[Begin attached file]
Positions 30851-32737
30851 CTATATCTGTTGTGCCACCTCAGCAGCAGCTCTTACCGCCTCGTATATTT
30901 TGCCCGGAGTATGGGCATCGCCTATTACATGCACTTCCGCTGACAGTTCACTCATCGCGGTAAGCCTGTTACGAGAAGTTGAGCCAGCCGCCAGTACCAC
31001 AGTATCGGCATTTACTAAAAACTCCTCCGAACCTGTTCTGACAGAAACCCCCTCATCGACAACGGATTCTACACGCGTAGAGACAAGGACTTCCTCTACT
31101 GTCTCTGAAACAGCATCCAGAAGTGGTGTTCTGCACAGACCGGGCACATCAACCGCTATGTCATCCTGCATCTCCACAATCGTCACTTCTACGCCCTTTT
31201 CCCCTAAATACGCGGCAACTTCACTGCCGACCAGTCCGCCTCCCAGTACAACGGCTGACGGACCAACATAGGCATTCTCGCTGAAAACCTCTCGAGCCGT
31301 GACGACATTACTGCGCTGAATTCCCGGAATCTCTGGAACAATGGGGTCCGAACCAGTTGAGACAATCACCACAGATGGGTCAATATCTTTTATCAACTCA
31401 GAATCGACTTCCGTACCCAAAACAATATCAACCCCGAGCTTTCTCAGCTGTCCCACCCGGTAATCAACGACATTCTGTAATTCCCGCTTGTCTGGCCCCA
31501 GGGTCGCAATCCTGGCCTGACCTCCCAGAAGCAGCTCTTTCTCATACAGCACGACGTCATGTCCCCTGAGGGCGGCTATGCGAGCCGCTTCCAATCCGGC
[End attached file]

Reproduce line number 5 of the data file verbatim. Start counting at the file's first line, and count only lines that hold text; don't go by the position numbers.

31101 GTCTCTGAAACAGCATCCAGAAGTGGTGTTCTGCACAGACCGGGCACATCAACCGCTATGTCATCCTGCATCTCCACAATCGTCACTTCTACGCCCTTTT